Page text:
Collective Effervescence

According to Emile Durkheim, collective effervescence refers to moments when individuals come together and communicate in the same thought and participate in the same action. “Electricity” is created and released, leading participants to a high degree of collective emotional excitement or delirium.

In explaining “and Israel encamped (in the singular) there opposite the mountain” (Exodus 19:2) Rashi comments that the singular form of the verb is used because they encamped together as though they were “One person with one mind”.

In many ways the experience of a Tikkun Leyl Shavuot is our reconnecting as the Jewish people did at Sinai in a collective effervescence. I like to think of it as a decentralized divine mosh pit. Enjoy the electricity.


A Model of Resilience

We are living through tumultuous times. This is having a huge impact on our personal and professional lives. Often I have found myself reflecting on the wisdom of Simon Sinek. I really enjoyed this last book, The Infinite Game. There he writes:

Traditional competition forces us to take on an attitude of winning. A Worthy Rival inspires us to take on an attitude of improvement. The former focuses our attention on the outcome, the latter focuses our attention on process. That simple shift in perspective immediately changes how we see our own businesses. It is the focus on process and constant improvement that helps reveal new skills and boosts resilience. An excessive focus on beating our competition not only gets exhausting over time, it can actually stifle innovation.

How are we building our companies, organizations, and communities to be resilient?

I was thinking about this question when reading Bamidbar, this week’s Torah portion. When the people broke camp, the three Levite clans dismantled and transported the Sanctuary, and reassembled it at the center of the next encampment.

They then erected their own tents and other around it in a very specific order. From here we see they needed to organize for modularity, mobility and order. These are critical features of being resilient. You have to know what is movable and flexible as compared to what order and structure you need.

Important lessons during these difficult times.

Revelation of Shmitah

This week’s Torah portion, Behar  Behukotai, starts:

God spoke to Moshe on Mount Sinai, saying: Speak to the Children of Israel and say to them: When you come into the land that I give you, the land shall observe a Sabbath rest for God. For Six years you may sow your field and for six years you may prune your vineyards and you may gather your crop. But the seventh year shall be a complete rest for the land, a Sabbath for God, your field you shall not sow and your vineyard you shall not prune.

Leviticus 25:1-4

Rashi asks the oft quoted question, “What is the issue of Shmitah doing juxtaposed Har Sinai?” Or in other words, what does this have to do with the price of Tea in China? Why is this Mitzvah getting top billing at Sinai? Was not the whole Torah given at Sinai?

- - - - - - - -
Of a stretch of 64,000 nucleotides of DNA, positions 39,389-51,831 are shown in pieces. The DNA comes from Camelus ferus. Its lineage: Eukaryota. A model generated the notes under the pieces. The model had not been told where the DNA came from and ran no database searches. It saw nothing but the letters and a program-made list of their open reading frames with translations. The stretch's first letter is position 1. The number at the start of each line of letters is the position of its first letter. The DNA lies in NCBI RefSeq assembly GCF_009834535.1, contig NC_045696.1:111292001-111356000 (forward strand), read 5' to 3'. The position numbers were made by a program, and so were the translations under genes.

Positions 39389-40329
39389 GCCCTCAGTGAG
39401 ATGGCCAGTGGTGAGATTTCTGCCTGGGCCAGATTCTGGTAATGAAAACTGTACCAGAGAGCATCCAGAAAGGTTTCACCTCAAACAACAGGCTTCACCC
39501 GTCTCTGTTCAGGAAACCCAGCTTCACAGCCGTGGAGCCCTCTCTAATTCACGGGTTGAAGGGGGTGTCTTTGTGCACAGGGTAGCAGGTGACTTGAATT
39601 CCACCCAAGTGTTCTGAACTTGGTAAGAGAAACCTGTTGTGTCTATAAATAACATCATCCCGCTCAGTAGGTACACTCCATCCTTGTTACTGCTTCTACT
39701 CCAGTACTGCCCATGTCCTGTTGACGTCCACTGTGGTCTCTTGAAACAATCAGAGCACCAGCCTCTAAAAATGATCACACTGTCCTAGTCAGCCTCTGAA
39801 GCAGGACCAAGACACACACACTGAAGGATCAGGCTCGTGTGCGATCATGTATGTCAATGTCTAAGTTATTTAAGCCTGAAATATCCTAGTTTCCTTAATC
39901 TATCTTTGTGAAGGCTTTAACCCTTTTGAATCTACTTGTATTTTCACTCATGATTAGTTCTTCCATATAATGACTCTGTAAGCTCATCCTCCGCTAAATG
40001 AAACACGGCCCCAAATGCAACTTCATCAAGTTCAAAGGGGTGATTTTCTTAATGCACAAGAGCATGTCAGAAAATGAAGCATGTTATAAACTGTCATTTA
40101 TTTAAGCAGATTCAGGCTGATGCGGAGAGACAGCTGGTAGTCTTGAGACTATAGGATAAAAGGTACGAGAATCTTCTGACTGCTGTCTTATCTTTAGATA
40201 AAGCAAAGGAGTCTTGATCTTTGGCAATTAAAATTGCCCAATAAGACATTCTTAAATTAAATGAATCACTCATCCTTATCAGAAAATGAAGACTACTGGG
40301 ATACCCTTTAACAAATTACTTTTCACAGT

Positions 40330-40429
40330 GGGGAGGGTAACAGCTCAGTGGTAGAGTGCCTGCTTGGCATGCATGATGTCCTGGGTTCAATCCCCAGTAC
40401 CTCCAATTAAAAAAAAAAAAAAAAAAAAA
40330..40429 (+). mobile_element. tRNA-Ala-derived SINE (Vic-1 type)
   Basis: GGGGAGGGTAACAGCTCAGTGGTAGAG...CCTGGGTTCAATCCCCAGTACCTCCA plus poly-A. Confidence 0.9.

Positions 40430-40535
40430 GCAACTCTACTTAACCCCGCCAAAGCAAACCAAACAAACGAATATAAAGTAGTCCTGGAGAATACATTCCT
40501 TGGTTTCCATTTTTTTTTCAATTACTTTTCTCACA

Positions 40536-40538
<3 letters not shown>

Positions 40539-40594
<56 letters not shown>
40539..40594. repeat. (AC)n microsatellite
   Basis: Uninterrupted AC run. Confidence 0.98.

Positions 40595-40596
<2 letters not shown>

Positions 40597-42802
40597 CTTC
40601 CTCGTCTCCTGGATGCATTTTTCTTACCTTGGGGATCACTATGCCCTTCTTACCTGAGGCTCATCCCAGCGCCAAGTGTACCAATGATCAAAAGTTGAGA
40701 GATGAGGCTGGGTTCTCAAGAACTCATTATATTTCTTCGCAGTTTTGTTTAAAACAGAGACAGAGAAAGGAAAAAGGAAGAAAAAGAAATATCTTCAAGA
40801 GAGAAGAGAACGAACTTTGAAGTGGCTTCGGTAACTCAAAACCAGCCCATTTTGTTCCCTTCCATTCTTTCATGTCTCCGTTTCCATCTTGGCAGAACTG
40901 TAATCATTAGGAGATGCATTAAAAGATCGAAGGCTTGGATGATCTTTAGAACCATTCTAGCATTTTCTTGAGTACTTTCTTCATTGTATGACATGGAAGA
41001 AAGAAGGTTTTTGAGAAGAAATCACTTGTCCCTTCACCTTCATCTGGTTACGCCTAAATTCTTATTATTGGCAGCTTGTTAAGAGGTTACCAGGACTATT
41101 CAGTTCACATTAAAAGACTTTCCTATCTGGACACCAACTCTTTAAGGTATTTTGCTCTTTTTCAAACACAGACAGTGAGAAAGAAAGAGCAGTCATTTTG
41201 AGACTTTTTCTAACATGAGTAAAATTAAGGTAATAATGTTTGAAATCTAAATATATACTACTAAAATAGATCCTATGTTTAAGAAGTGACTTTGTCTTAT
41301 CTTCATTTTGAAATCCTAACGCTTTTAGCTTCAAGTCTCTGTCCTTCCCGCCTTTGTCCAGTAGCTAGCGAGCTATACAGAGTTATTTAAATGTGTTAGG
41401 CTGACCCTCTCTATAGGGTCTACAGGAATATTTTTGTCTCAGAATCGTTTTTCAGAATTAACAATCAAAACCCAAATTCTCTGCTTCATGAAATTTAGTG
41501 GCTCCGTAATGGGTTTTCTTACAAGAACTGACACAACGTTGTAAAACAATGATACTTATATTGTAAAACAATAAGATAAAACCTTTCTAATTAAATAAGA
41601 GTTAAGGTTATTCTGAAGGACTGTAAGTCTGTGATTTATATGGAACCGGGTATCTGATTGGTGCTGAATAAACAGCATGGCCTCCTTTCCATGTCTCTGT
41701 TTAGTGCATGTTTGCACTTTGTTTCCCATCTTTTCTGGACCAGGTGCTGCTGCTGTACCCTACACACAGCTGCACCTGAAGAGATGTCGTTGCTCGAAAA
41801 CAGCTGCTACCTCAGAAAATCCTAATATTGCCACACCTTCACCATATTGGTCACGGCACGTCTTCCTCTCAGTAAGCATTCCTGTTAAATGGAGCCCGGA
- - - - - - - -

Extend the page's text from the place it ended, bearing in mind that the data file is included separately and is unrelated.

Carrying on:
I was thinking about question and then I got to thinking about the forecasted impact of climate change. This list includes but is not limited to:

Sea Level Will Rise 1-8 feet by 2100

Global sea level has risen about 8 inches (0.2 meters) since reliable record-keeping began in 1880. By 2100, scientists project that it will rise at least another foot (0.3 meters), but possibly as high as 8 feet (2.4 meters), if we continue carbon emissions at our current rate. Sea level is rising because of added water from melting land ice and the expansion of seawater as it warms.

Hurricanes Will Become Stronger and More Intense

The intensity of North Atlantic hurricanes, as well as the frequency of the strongest (Category 4 and 5) hurricanes, have all increased since the early 1980s.

More Droughts and Heat Waves

Droughts in the Southwest and heat waves (periods of abnormally hot weather lasting days to weeks) are projected to become more intense, and cold waves less intense and less frequent.

Longer Wildfire Season

Warming temperatures have made the wildfire season longer and more severe in the West, and deepening drought in the region has added to the risk of fires. Scientists estimate that human-caused climate change has already doubled the area of forest burned in recent decades. By around 2050, the amount of land consumed by wildfires in Western states is projected to further increase by two to six times. Even in rainy regions like the Southeast, wildfires are projected to increase by about 30%.

Changes in Precipitation Patterns

Climate change is having an uneven effect on precipitation (rain and snow) in the United States, with some locations experiencing increased precipitation and flooding, while others suffer from drought. On average, more winter and spring precipitation is projected for the northern United States, and less for the Southwest, over this century.

Frost-Free Season (and Growing Season) will Lengthen

The length of the frost-free season, and the corresponding growing season, has been increasing since the 1980s, with the largest increases occurring in the western United States. Across the United States, the growing season is projected to continue to lengthen, which will affect ecosystems and agriculture.

Global Temperatures Will Continue to Rise

The climate of the United States is directly linked to the changing global climate. The last eight years have been the hottest years on record for the globe.